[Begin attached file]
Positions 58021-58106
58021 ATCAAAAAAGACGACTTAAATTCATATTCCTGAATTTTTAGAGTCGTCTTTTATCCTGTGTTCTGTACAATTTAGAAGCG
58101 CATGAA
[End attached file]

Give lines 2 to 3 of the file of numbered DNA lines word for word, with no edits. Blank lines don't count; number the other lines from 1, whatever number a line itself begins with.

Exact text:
58021 ATCAAAAAAGACGACTTAAATTCATATTCCTGAATTTTTAGAGTCGTCTTTTATCCTGTGTTCTGTACAATTTAGAAGCG
58101 CATGAA